Emancipation – what it means
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By Vanessa Cort
A FRIEND in the US last Monday sent me a quote by Lyndon B Johnson, as we celebrated Emancipation Day. America’s 36th President, who held office from 1963 to 1969, had this to say:
“Until justice is blind to colour, until education is unaware of race, until opportunity is unconcerned with the colour of a man’s skin, emancipation will be a proclamation but not a fact.”
Haile Selassie in his address to the League of Nations, which was sung by reggae icon Bob Marley in the song “War,” was even more emphatic. He ‘threw down the gauntlet,’ warning that there would be war “until the colour of a man’s skin is of no more significance than the colour of his eyes,”
Yet, so many years after Selassie’s speech in 1936 and these words from Johnson decades later, the reality of emancipation still seems a long way off, though people of African descent celebrate it each year on August 1 in Guyana and many other countries.
While this day historically marks the freedom of over 800,000 African slaves and their descendants the world over, people of colour are still oppressed, discriminated against, unfairly incarcerated, killed and even enslaved again, all because of their melanated skin.
There was no substantial support system created to help freed slaves transition to their new found freedom. So with no resources, no housing, no belongings, no skills and no self-esteem, slaves remained at the mercy of those who enslaved them – the repercussions of which are still being felt today,
The Khan Academy provides some insight into conditions post-slavery in the US saying, “Although slavery was over the brutalities of White race prejudice persisted.”
And in his book ‘Sick from Freedom,’ historian Jim Downs tells of the hundreds of thousands of slaves who died from disease and hunger during the American Civil war.
The author ‘threw cold water’ on the celebration of the freeing of slaves saying, “… the reality of emancipation during the chaos of war and its bloody aftermath often fell brutally short of that positive image. Instead, freed slaves were often neglected by Union soldiers or faced rampant disease…. Many of them simply starved to death.”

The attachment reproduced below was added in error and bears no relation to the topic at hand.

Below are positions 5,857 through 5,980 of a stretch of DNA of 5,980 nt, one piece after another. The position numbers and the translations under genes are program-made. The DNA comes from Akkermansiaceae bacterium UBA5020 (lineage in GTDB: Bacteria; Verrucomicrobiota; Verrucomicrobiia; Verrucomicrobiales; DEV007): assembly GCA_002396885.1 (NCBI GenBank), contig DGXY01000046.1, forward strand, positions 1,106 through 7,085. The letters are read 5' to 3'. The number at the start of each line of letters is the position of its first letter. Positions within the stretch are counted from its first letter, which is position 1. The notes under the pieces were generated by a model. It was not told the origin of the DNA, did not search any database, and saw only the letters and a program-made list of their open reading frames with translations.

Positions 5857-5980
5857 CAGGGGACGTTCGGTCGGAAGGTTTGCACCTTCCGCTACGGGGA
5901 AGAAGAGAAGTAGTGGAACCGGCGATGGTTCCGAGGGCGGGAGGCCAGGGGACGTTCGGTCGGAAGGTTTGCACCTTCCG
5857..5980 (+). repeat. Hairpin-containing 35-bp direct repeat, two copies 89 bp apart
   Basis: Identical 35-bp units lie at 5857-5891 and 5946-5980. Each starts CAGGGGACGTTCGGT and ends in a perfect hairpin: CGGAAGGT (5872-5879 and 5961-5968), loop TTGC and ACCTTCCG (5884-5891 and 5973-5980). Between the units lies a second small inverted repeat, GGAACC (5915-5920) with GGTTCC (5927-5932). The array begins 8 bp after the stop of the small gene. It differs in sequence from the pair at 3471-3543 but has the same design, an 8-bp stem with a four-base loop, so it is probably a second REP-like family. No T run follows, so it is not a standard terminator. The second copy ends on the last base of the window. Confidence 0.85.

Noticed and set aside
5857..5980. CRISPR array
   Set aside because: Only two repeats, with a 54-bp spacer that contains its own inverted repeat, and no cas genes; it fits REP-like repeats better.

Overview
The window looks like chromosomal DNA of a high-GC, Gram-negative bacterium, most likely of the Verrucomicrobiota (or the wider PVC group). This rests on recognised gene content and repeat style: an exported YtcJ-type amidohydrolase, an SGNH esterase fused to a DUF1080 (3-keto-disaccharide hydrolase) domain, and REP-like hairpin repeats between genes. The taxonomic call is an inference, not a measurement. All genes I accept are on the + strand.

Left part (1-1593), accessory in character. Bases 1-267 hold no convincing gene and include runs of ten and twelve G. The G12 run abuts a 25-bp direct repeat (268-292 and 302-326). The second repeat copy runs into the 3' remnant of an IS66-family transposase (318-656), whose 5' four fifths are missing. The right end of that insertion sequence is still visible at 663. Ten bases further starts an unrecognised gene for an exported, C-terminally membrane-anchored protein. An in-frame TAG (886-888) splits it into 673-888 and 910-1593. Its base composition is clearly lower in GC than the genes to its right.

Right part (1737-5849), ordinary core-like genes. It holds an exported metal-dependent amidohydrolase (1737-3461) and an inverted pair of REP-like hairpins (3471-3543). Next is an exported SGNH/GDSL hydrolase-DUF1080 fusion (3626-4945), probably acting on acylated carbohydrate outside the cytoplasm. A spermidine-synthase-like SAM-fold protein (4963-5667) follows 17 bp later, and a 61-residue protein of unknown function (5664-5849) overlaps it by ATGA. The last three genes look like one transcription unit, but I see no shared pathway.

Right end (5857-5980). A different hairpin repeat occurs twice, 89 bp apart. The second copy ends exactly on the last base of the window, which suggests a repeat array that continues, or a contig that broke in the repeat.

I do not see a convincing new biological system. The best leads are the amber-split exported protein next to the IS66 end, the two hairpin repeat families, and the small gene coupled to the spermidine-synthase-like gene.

Downs comments that in the 19th century (White) people did not want to talk about it. The same is true today, though Black people have made significant strides and slavery in its most brutal form has been largely eradicated. White society is still reluctant to address the inequalities which exist and many are content to turn a ‘blind eye’ to racial injustice.
This is true of European countries too and has been underlined by the African refugee crisis, which has brought to the surface the latent racism in those societies.
But perhaps the most glaring cases of the lack of emancipation are to be found in Africa itself, in countries such as South Sudan, where the indigenous people are being killed, robbed of their land, enslaved again and gradually marginalised.
In her stirring book, ‘Slave: My True Story,’ Sudanese-born Mende Nazer recounts the harrowing tale of how she lost her childhood at the age of 12, when Arab raiders attacked her Nuba village. They killed the adults and kidnapped Mende, who was later sold into slavery, along with 29 other children.
Vividly reliving her memories of a happy village life and describing in detail how the society functioned, Mende also paints a stark picture of her punishing years as a slave in an Arab household in the Sudan and later in England, where she finally managed to escape.
Hers is not the only such story, which provides testimony to the fact that even in these so-called emancipated days slavery still exists in some parts of the world.
Further, Black people are still being unceremoniously killed in the US by the police, who take an oath to protect, sidelined by an education system weighted against them and imprisoned disproportionately, often receiving excessive sentences.
This has given rise to the Black Lives Matter movement in the US and several other countries, calling for and forcing reforms in the justice system and the method of policing and asserting that systemic racism is still ‘alive and well.’
However, as Bob Marley points out, emancipation is both psychological and physical, as in one of his most melancholic songs, he urges, “Emancipate yourself from mental slavery, none but ourselves can free our minds.”

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